It has been decades since the Kansas City Royals have been a contender. During that drought and growing fan disinterest, I forgot how wonderfully and uniquely American the game of baseball is.
Baseball is a game where everyone takes turns.
Baseball is a game where the defense has the ball.
Baseball is a team sport, but the focus is on individual accomplishment.
In baseball, a 5’ 6” 140 pounder can compete successfully with a 6’ 4” behemoth.
Baseball is a game best watched on the radio.
Baseball is like the US Supreme Court. Even when the umpire is wrong, the decision still stands.
In baseball you can fail seven out of ten times and still be an All Star.
Of the two great American traditions – apple pie and baseball – baseball is better because it doesn’t have any calories.
Baseball’s unique construct -- a team sport where individual effort is spotlighted, honored, and rewarded in real time for all to see -- places it in a unique position for both player and spectator. When you are at the plate and the pitcher is hurling 95 mile an hour fastballs in your direction, your teammates can cheer you on, but you are basically on your own.
When you are standing in left field and the batter launches a shot down the line, it’s up to you to break properly toward the ball and maybe dive to catch it. Your teammates might be there to pick you up, but, again, you are on your own.
Tell me, what could possibly be more American than that?
Maybe that’s why fans bond with individual baseball players in a way that is different from any other sport. Ballplayers from Ty Cobb to Babe Ruth to Joe DiMaggio to Jackie Robinson to Willie Mays to George Brett are to this day, decades and even a century later, cultural icons in a way that other sports find difficult to match. And these players are remembered more for their individual exploits than the teams they played for.
And the ballplayers who broke the rules of good taste and fair play are held in ill repute more, or so it seems, than athletes from other sports. Players are held in derision who juiced their stats through steroids, and prominent players have been banned from the game for actions that brought embarrassment. Thus, for breaking the public trust and breaking the hearts of little boys, justice was served.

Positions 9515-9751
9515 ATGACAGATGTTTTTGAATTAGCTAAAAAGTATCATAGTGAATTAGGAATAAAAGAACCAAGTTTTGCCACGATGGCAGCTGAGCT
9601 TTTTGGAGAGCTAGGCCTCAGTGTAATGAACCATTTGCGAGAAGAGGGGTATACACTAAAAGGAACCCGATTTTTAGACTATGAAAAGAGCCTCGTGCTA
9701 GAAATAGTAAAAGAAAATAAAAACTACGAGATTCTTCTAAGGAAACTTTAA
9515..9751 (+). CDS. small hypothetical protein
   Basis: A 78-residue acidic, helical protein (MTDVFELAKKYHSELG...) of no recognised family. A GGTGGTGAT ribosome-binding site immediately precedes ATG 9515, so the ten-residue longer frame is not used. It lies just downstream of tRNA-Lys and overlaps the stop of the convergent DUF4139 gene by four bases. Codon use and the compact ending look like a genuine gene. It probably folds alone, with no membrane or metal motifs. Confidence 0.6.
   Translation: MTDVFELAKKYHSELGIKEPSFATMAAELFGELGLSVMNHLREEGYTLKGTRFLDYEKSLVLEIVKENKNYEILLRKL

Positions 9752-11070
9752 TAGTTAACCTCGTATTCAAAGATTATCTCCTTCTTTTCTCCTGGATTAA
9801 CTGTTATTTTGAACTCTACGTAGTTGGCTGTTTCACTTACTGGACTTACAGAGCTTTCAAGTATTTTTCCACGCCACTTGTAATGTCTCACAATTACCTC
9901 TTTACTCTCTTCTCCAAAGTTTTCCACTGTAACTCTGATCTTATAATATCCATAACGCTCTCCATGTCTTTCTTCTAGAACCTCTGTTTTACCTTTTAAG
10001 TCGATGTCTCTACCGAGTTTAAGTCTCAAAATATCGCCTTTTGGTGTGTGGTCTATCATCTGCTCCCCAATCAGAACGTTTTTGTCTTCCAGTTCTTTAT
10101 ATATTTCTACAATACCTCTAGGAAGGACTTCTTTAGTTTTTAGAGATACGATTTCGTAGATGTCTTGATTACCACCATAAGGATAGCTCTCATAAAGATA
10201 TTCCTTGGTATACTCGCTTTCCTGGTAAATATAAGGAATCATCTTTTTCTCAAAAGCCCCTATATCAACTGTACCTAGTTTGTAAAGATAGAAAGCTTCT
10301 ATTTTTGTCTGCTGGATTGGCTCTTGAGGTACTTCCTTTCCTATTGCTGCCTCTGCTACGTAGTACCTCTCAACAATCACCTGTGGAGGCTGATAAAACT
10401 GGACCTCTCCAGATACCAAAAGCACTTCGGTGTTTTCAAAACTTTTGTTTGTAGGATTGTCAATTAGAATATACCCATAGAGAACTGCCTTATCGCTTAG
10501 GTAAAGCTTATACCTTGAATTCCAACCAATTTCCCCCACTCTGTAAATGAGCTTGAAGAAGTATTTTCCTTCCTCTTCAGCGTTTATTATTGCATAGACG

On the dais at Cooperstown, Hall of Famer Cal Ripken Jr. spoke about the special bond between player and fan, and more importantly the obligation of player to fan. Said Ripken:
“When I realized that I could use baseball to help make life better especially for the kids, baseball became a platform. By trying to set a good example, I could help influence young people in positive and productive ways. And some of this became apparent to me in my earliest playing days. So as my major league career unfolded, I started playing a little more attention to my actions. I remember when Kenny Singleton showed me a tape of me throwing my helmet down after a strikeout and all he said was, ‘How does that look?’ I remember learning about a family who saved their money to come to Baltimore to see me play. I got thrown out in the first inning and their little boy cried the whole game. I remember how I reacted with anger when dad was fired after an oh and six start, and after each of those events and others, I vowed to act better the next time. …
“As the years passed, it became clear to me that kids see it all, and it's not just some of your actions that influence, it's all of them. Whether we like it or not as big leaguers, we are role models. The only question is will it be positive or will it be negative.”
With apologies to Cal Ripken, Jr., I would add that if you are a follower of Jesus Christ, you are also a role model, and as the man said, “the only question is will it be positive or will it be negative.” You represent someone, and when people see you, they expect to see a reflection of the one you represent. “Whatever you do in word or deed, do all in the name of the Lord Jesus.” (Colossians 3:17) Throwing one’s helmet does no honor to the game or to your calling. We must be better than that, for people are watching.
I love both baseball and apple pie, but somehow I believe that Whom we represent is bigger than both.